correlation between the priming results and the boundaries questionnaire stemming especially
from the correlation with the unusual experiences subscales (r
= 0.29, p < 0.001). Future research
experiences, which is confirmed by the fact that the group of people who have had a lot of
paranormal experiences reported having suffer from more mental disorders. Nevertheless, partial
correlations suggested that this link may be an artifact, being mediated by traumas and negative
life events. This is confirmed by a group comparison showing no significant differences on
mental health between people having many or few paranormal experiences. Therefore,
paranormal experiences cannot intrinsically be associated with mental health disorders.
Furthermore, people who had many paranormal experiences responded that they had spent
significantly less time in therapy than people who reported fewer paranormal experiences.
We also found a strong significant correlation between paranormal experiences and
between traumas and paranormal beliefs, consistent with Lawrence et al.’s model (1995).
Emotional abuse was the more significant measure on group comparison. Paranormal
experiences could thus be particularly associated with this kind of abuse. The subjective
perception of a spurning or terrorising environment during childhood, studied with the CATS,
could be an important aetiological factor in paranormal experiences. Future studies could verify
that this link is not the consequence of better memories or imagination of people who have
paranormal experiences, even if we already know that there is research suggesting a real link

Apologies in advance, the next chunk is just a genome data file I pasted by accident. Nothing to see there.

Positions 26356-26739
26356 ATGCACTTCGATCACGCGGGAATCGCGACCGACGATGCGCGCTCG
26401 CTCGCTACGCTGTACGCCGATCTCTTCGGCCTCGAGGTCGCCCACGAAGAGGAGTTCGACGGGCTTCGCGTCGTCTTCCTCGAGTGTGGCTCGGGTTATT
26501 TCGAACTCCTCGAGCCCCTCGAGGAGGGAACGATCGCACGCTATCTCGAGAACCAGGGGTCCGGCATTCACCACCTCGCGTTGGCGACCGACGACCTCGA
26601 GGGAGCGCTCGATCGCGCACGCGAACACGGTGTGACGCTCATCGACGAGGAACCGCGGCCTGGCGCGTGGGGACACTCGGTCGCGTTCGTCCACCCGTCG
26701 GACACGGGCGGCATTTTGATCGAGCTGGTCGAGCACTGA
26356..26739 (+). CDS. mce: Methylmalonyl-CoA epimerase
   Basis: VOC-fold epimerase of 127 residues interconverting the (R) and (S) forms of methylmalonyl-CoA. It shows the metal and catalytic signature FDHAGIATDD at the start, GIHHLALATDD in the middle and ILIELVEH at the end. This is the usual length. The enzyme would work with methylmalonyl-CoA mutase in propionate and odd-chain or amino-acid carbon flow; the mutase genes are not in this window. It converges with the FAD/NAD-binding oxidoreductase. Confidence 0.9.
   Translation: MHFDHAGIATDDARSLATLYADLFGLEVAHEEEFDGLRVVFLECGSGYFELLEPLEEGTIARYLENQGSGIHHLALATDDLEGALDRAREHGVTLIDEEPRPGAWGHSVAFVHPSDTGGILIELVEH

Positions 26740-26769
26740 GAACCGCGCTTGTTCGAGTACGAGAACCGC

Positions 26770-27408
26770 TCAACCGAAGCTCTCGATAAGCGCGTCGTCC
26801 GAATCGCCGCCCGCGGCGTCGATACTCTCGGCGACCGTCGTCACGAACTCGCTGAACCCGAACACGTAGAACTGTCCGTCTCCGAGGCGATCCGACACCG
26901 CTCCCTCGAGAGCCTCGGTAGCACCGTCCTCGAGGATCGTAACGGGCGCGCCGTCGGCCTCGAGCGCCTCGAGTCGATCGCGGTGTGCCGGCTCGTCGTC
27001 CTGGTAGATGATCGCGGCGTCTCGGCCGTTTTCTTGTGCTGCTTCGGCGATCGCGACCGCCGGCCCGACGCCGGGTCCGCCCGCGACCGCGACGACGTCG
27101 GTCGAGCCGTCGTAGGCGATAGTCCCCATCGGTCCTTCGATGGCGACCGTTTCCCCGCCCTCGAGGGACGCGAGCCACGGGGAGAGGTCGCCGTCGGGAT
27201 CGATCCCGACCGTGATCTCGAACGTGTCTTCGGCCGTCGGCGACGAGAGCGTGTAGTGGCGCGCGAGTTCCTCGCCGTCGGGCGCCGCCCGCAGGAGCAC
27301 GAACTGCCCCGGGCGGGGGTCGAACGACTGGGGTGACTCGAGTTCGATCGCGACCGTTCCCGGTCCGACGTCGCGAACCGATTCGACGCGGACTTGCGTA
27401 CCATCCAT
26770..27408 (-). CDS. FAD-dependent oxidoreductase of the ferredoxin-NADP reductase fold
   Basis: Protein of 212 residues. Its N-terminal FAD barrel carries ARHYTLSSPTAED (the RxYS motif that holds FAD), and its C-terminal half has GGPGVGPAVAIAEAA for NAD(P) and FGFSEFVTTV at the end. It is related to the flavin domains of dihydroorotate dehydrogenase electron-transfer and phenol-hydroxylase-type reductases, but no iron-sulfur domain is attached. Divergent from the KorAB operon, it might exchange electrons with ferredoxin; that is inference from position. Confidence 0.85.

between paranormal beliefs and traumas (French & Kerman, 1996). It could also be relevant to
analyze more precisely the association between childhood abuse, the development of dissociative
experiences and specific paranormal experiences.
We also showed that negative life events and paranormal experiences were correlated as
reported a paranormal experience during the last year also reported one important life change
before the paranormal experience. Paranormal experiences could thus be considered as a specific
precisely to correlations between different kind of negative events and specific paranormal
If most of the psychological hypotheses have been confirmed, none of the hypotheses
about psi led to firm conclusions. The overall psi results were non-significant even if they were
in the predicted direction with an effect size (r = .11) relatively close to previous research (Bem,
2008). Even if this result could merely be the sign of the non-existence of psi, it could be the
consequence of the use of a slightly different version of the software. Thus, It may be more
relevant to take words as prime instead of pictures as in previous research using this protocol. A
post-hoc analysis also showed that participants from the positive retro-priming group were
significantly slightly younger than the negative retro-priming group (U = 2418, mean age =
27.90, SD = 13.27, p < 0.05, two tailed). As our population was on average older than the one
used by Bem (2008), this could be an eventual explanation for the lower effect that we obtained.
However, as this is a post hoc finding, further formal testing of this hypothesis is necessary
In conclusion, this study suggests that specific mental boundaries are associated with
paranormal experiences. It highlights the association between emotional abuse and paranormal
experiences and demonstrates that paranormal experiences occur especially frequently after
negative life events.
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Descriptive statistics for all variable
Scales and subscales
1. Anomalous Experiences Inventory (AEI)
a. Positive life change
0 - 141
b. Negative life change
Spearman inter-correlations between main variables
* P < 0.05 ; ** P < 0.01 (one tailed)
1. Paranormal Experience
2. ESP Subscale
3. Encounter Subscale
5. Paranormal Belief
9. Negative Life Change
11. Priming (3.0)
Differences between paranormal experience groups
* P < 0.05 ; ** P < 0.01 ; *** P < 0.001
BQ-Sh - Total
BQ-Sh - Unusual Experience
BQ-Sh - Need for Order
BQ-Sh - Perceived Competency
BQ-Sh - Trust
BQ-Sh - Sensibility
CATS - Negligence abuse
CATS - Sexual abuse
CATS - Punishment abuse
CATS - Emotional abuse
LES – Negative